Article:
Respondent argues that the appeal is moot.  The Commissioner will only decide matters in actual controversy and will not render a decision on a state of facts which no longer exist, or which subsequent events have laid to rest (Appeal of Sutton, 57 Ed Dept Rep, Decision No. 17,331; Appeal of a Student with a Disability, 48 id. 532, Decision No. 15,940; Appeal of M.M., 48 id. 527, Decision No. 15,937).  Since the record indicates that the student served the suspension in March 2019, any challenge to the suspension itself is moot.  However, petitioner requests that the suspension be expunged from the student’s record.  Therefore, to the extent petitioner seeks expungement, these claims remain live (Appeal of M.R.-U., 58 Ed Dept Rep, Decision No. 17,581; Appeal of C.B.R., 57 id., Decision No. 17,211; Appeal of D.O., 53 id., Decision No. 16,543).

Moreover to the extent petitioner requests that I issue an order admonishing the board president for this action, there is no provision in the Education Law that authorizes the censure or reprimand of a board of education or its members  by the Commissioner of Education (see Appeal of Sutton, 55 Ed Dept Rep, Decision No. 16,855; Appeal of Coleman, et al., 42 id. 256, Decision No. 14,845; Appeal of Kozak, 39 id. 278, Decision No. 14,237; Appeal of Kane, 34 id. 116, Decision No. 13,251).[4]

Even if the appeal were not dismissed on the grounds described above, the appeal would be dismissed on the merits.  In an appeal to the Commissioner, a petitioner has the burden of demonstrating a clear legal right to the relief requested and the burden of establishing the facts upon which petitioner seeks relief (8 NYCRR §275.10; Appeal of P.C. and K.C., 57 Ed Dept Rep, Decision No. 17,337; Appeal of Aversa, 48 id. 523, Decision No. 15,936; Appeal of Hansen, 48 id. 354, Decision No. 15,884).

Regarding the incident reported on March 21, 2019, in an email dated March 25, 2019 the student admitted to respondent that he made statements about Hitler during a discussion about the Jewish holiday.  M.S. also stated that he did not recall saying “yay mass murder,” but that, if he did, it was “an extremely poorly timed sarcastic comment.”  With respect to the incident reported on March 22, 2019, petitioner concedes that such conduct was “not acceptable” in an email dated March 27, 2019 but again contends that the conduct did not warrant a suspension.  Petitioner does not dispute that M.S. engaged in the alleged conduct on appeal, but merely argues that M.S.’s comments were taken out of context and that M.S. merely made factual statements.  Where a student admits the charged conduct, the admission is sufficient proof of guilt (Appeal of N.S., 57 Ed Dept Rep, Decision No. 17,268; Appeal of S.U., 57 id., Decision No. 17,159; Appeal of M.K., 48 id. 462, Decision No. 15,916).  Thus, although petitioner and the student suggest that the student’s comments were sarcastic or taken out of context, whether the student intended the conduct as a joke is irrelevant to a finding of guilt on the charges against him (see Saad-El-Din v. Steiner, 101 AD3d 73; Cuff v. Valley Cent. Sch. Dist., 677 F3d 109; Appeal of a Student with a Disability, 58 Ed Dept Rep, Decision No. 17,515; Appeal of R.T. and S.T., 53 id., Decision No. 16,581).  The student’s intent in making the statements with which he was charged, or there existed other mitigating circumstances, could only be relevant to the issue of the excessiveness of the penalty (Appeal of a Student with a Disability, 58 Ed Dept Rep, Decision No. 17,652).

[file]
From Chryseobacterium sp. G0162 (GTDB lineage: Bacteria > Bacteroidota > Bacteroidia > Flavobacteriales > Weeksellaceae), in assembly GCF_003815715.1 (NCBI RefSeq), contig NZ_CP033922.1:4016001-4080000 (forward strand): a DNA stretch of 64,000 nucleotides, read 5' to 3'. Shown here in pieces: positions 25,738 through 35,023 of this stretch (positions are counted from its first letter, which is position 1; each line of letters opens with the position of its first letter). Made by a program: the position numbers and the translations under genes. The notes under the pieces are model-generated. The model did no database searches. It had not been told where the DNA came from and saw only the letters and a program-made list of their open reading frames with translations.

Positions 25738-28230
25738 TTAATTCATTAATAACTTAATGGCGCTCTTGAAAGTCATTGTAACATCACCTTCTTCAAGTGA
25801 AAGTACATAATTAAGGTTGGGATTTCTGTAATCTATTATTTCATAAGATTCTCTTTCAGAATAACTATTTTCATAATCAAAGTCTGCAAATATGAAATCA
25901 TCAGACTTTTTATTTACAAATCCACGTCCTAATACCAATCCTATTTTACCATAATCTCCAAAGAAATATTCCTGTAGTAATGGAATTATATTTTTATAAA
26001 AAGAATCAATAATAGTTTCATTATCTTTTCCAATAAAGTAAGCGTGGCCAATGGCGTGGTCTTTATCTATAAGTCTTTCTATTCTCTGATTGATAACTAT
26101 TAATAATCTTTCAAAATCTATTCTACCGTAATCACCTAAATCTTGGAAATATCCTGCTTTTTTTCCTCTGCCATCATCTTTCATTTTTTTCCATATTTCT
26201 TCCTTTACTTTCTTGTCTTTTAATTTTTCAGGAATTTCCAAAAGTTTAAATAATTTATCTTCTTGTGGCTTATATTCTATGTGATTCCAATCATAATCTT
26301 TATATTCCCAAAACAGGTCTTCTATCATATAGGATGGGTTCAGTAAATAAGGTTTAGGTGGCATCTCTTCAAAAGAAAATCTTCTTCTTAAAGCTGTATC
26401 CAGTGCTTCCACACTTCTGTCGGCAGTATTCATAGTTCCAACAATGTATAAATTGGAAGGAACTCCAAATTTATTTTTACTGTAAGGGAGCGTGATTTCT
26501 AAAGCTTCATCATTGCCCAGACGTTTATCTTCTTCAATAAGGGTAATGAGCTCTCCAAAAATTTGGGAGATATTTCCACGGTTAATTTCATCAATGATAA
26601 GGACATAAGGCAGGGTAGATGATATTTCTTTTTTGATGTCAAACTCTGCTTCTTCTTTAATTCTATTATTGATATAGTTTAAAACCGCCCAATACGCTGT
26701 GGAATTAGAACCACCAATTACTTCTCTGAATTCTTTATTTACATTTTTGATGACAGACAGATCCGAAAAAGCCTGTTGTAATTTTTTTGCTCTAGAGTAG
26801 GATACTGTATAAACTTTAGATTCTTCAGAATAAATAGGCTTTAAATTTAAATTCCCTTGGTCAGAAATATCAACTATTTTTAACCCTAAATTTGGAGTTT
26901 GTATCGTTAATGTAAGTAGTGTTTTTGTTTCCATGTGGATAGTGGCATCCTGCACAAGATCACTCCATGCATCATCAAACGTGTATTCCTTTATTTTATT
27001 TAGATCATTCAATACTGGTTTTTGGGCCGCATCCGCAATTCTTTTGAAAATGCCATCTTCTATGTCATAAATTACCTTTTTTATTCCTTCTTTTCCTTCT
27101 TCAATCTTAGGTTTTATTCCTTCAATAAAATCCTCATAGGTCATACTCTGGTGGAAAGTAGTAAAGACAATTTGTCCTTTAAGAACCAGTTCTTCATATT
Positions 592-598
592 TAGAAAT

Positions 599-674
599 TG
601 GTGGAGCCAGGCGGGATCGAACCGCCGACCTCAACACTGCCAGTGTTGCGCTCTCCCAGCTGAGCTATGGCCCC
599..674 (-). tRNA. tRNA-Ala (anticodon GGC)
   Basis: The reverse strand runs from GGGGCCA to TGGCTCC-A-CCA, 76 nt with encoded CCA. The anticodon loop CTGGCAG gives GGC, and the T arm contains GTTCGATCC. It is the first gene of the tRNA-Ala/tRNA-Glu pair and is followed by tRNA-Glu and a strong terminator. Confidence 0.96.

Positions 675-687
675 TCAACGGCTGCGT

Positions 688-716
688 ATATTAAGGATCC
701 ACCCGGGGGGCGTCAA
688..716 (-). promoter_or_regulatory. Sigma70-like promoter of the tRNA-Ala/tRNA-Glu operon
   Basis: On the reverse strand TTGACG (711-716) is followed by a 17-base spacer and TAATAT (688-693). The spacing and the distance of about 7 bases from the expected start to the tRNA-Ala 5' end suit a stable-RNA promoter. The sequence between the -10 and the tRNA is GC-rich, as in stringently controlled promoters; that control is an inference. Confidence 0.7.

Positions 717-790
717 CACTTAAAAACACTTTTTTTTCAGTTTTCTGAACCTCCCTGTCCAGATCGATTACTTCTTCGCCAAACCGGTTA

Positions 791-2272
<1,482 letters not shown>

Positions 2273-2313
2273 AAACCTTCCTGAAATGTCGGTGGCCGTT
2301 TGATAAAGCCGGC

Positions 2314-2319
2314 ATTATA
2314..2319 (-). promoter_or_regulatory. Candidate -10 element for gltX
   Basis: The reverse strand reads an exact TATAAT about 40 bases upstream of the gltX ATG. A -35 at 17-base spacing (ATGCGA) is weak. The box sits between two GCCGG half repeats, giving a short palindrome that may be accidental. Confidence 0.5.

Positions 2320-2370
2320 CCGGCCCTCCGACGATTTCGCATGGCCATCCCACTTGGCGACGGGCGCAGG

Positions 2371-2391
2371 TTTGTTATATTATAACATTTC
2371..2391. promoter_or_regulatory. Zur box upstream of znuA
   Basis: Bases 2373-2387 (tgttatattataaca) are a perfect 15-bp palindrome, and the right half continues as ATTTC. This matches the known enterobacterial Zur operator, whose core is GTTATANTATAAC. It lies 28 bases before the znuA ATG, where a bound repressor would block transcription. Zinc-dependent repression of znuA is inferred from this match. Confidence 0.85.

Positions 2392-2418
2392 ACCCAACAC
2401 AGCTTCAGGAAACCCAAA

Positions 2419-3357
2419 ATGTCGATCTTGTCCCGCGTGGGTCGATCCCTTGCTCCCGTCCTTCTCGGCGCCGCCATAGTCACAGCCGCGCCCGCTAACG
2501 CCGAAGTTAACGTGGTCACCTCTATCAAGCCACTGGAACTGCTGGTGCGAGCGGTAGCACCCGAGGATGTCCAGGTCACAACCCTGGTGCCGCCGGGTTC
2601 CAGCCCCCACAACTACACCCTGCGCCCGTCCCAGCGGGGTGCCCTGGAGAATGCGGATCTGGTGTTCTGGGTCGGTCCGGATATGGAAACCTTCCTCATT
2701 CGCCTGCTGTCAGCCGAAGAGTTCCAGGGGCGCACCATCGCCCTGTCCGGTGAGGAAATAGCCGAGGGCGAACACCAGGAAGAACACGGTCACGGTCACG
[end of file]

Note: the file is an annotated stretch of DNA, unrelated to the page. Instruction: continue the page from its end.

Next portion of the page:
In cases of student discipline, the sanction imposed must be proportionate to the severity of the offense involved.  The test to be applied in reviewing a penalty is whether it is so excessive as to warrant substitution of the Commissioner’s judgment for that of the board of education (Appeal of a Student with a Disability, 57 Ed Dept Rep, Decision No. 17,311; Appeal of B.M., 48 id. 441, Decision No. 15,909).  Here, the student’s comments on March 21, 2019 and his behavior on March 22, 2019 were inappropriate.  Although petitioner suggests that the comments of March 21, 2019 were taken out of context, he produces no evidence in support of such contention, such as an affidavit from the student  Petitioner does not even address the March 22, 2019 incident in the petition or argue that the student’s behavior on that date was appropriate.  Therefore, based on the record before me, I cannot conclude that a three-day suspension for the alleged conduct involved in this case is so excessive as to warrant the substitution of my judgment for that of respondent (see Appeal of N.C., 57 Ed Dept Rep, Decision No. 17,417 [three month suspension upheld for several inappropriate comments, including racially insensitive and inappropriate remarks and comments about a student’s sexual orientation]; Appeal of J.E., 57 id., Decision No. 17,267 [two and one-half month suspension upheld for displaying an inappropriate comment on a sign and insubordination]).